3 Simple Rules for Cellaring Wine (and 5 Affordable Bottles Worth Saving)
Certain flavors and aromas are unique to aged wines, and drinking them opens up new levels of enjoyment.
Most wines at your local store are meant to be drunk within a year or so of their vintage. But one thing I learned during my tenure as a rare wine specialist at Christie’s auction house is that if you're only drinking young wines, you're missing out. Certain flavors and aromas are unique to aged wines, and drinking them opens up new levels of enjoyment. And you don't need a collection of painfully expensive Bordeaux or Burgundy (or even a true wine cellar) to get into the game. First, keep these three rules in mind:
Storage matters. No matter what kind of wine you buy, if it’s not stored in the dark at a reasonably consistent temperature, it’s going to go bad. Invest in a wine fridge and stick it in your closet. (Sadly, you'll discover that they only make fridges in one size: too small.)
Buy worthy wines. Good producers almost always make good wines, even in what people call "off vintages." Sure, we could debate the merits of so-and-so’s 2007s, but generally, I’ll take a good producer in an off year rather than the opposite. There are great producers all over the world, not just in the famous, expensive wine regions.
Don’t wait too long. The wines I recommend cellaring will evolve gorgeously in about five years, but that's only a general guideline. Buying a few bottles of each lets you taste along the way to see how things are going.
OK, now you're ready to go shopping. These reasonably priced wines are all worth laying down:
1. Marcel Lapierre Morgon (around $30). Morgon is cru Beaujolais—a far cry from Beaujolais-Villages and in another galaxy from Beaujolais Nouveau. Domaine Lapierre makes a textured, structured wine widely considered one of the best of the region. When it ages, it takes on a funky complexity that brings to mind good Burgundy (which costs a lot more). But there is an earthiness, combined with a fresh fruit, that you can only find in aged Beaujolais. We’ve even heard stories of old bottles going 50 years with no problems.
2. Domaine de la Pépière Clisson Muscadet (around $26). Made from the Melon de Bourgogne grape near Nantes in western France, Muscadet is generally thought of as the crisp, refreshing (and somewhat boring) classic pairing for oysters. But Pépière’s Clisson is a fantastic outlier that can last up to 20 years (though with just three to five, it will gain a depth and complexity that is very un-Muscadet-like). Like some people, as time goes by the wine seems to take on weight. What was once an oyster wine now pairs comfortably with fried chicken.
3. Domaine aux Moines Roche aux Moines Savennières (around $25-$40). Produced by the mother-daughter pair of Monique and Tessa Laroche, Roche aux Moines is a dry, 100 percent Chenin Blanc wine grown on the north bank of the Loire just southwest of the city of Angers. Domaine aux Moines makes a wine with loads of minerality, a healthy dollop of acidity and what the French call nervosité (which means nervousness, in a good way). The Domaine releases back vintages, so it’s not difficult to find the ’99, ’94 and even the ’92 in the market. As the wine ages, it develops a sort of pleasant waxiness on the palate, and the flavors deepen and develop. Try an older vintage, and if you enjoy it, start stocking it away on your own.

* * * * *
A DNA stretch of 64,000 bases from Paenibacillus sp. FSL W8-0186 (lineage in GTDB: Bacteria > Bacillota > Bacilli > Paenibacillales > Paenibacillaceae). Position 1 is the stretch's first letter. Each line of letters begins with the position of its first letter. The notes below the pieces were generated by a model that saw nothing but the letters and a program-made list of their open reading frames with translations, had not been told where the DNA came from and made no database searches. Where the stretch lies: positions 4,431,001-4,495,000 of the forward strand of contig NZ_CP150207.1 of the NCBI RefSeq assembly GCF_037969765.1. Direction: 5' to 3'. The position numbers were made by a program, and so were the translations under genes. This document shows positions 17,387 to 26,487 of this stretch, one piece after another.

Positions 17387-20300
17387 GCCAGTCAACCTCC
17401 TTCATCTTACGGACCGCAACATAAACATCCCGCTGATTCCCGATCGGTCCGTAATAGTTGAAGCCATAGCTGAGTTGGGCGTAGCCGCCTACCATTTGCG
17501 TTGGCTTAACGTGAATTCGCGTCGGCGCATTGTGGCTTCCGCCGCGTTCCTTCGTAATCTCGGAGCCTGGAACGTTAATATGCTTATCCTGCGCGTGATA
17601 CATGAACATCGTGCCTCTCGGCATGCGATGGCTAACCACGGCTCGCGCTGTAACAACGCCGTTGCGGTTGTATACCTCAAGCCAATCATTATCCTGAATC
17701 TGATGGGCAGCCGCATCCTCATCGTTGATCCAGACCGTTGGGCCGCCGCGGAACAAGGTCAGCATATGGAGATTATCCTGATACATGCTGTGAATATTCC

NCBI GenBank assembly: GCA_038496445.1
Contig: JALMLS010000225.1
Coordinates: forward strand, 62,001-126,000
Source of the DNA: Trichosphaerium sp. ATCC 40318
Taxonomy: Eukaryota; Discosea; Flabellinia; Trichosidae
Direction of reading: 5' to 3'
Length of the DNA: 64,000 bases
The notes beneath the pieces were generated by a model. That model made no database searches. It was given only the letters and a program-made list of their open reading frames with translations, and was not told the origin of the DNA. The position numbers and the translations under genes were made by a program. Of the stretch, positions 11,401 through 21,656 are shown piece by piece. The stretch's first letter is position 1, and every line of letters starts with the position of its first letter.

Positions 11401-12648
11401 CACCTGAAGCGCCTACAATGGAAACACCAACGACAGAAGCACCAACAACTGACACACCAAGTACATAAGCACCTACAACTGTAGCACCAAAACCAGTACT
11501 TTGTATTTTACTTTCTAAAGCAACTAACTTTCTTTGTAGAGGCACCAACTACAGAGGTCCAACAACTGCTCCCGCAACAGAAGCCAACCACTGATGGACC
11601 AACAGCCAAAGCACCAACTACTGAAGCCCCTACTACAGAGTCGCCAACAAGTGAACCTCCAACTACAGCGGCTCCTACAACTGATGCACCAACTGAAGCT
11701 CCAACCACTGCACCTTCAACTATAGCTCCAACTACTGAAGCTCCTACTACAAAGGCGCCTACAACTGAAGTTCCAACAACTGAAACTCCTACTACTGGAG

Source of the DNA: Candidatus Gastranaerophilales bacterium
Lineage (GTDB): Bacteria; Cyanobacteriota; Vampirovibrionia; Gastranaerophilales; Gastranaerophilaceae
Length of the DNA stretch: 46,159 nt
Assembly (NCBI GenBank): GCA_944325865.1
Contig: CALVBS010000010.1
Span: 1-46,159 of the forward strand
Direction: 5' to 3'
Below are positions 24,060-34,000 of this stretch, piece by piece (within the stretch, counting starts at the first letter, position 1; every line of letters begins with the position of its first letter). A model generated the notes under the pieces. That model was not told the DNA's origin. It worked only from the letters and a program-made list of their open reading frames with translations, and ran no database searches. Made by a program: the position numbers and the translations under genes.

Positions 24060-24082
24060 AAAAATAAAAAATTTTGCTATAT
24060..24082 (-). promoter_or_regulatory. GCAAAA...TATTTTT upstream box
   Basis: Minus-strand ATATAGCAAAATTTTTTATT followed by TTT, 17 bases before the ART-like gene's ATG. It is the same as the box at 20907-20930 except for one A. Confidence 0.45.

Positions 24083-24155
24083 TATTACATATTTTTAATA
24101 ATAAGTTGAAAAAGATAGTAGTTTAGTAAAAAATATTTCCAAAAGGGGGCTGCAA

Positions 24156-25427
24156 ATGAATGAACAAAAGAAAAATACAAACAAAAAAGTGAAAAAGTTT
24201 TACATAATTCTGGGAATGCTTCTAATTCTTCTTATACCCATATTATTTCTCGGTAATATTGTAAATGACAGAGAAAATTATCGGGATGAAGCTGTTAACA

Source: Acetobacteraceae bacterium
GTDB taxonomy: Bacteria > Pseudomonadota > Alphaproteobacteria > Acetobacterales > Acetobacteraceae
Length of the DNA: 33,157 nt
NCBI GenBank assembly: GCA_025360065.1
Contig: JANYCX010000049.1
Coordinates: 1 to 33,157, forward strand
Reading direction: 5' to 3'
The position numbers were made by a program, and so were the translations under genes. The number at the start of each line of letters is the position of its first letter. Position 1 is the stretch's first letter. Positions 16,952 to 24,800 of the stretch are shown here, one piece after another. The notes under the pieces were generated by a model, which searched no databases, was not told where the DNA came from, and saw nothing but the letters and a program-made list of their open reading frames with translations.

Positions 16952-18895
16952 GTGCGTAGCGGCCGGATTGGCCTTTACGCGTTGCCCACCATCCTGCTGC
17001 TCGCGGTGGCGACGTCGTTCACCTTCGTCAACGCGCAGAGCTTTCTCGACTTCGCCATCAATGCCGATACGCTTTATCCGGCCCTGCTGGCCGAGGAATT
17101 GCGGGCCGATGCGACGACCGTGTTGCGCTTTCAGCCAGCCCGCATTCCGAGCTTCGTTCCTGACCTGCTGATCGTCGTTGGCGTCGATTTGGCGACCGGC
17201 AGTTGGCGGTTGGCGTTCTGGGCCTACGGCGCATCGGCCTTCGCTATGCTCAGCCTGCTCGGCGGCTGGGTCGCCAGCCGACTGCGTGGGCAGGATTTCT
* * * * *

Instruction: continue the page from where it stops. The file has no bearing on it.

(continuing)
4. Joh. Jos. Prum Kabinett Riesling (around $25). Prum has long been considered a giant of German Riesling. The producer makes wine that can age for decades, and anyone who has tried an old one knows the sort of bewitching petrol aromas old Riesling can develop. Their entry-level Kabinett (without a vineyard and village designation, such as Wehlener Sonnenuhr) performs well above its pedigree.
5. Pierre Peters Blanc de Blancs Champagne (around $55). Traditionally, vintage-dated Champagne is what made its way into the cellar, but good examples of non-vintage wine can also benefit from a few years. Aged champagne takes on a deliciously yeasty, nutty taste. And aging a Blanc de Blancs, made from 100 percent Chardonnay, can result in the types of apple custard flavors often associated with the other famous Chardonnay wine, white Burgundy.
6. Bruno Giacosa Valmaggiore Nebbiolo d’Alba (about $33). Nebbiolo is the grape behind Barolo and Barbaresco, the famous, pricey Italian wines that can take 20 years (or more) to fully develop. But Giacosa, one of the region's best producers, makes several high-quality wines that age faster and cost a lot less. The classic flavor profile for aged Nebbiolo is tar and roses, but as the high tannins of Nebbiolo start to wane, you get a wonderful dried fruit salad complexity. The acidity—typical for the varietal and partly responsible for its aging ability—shines through.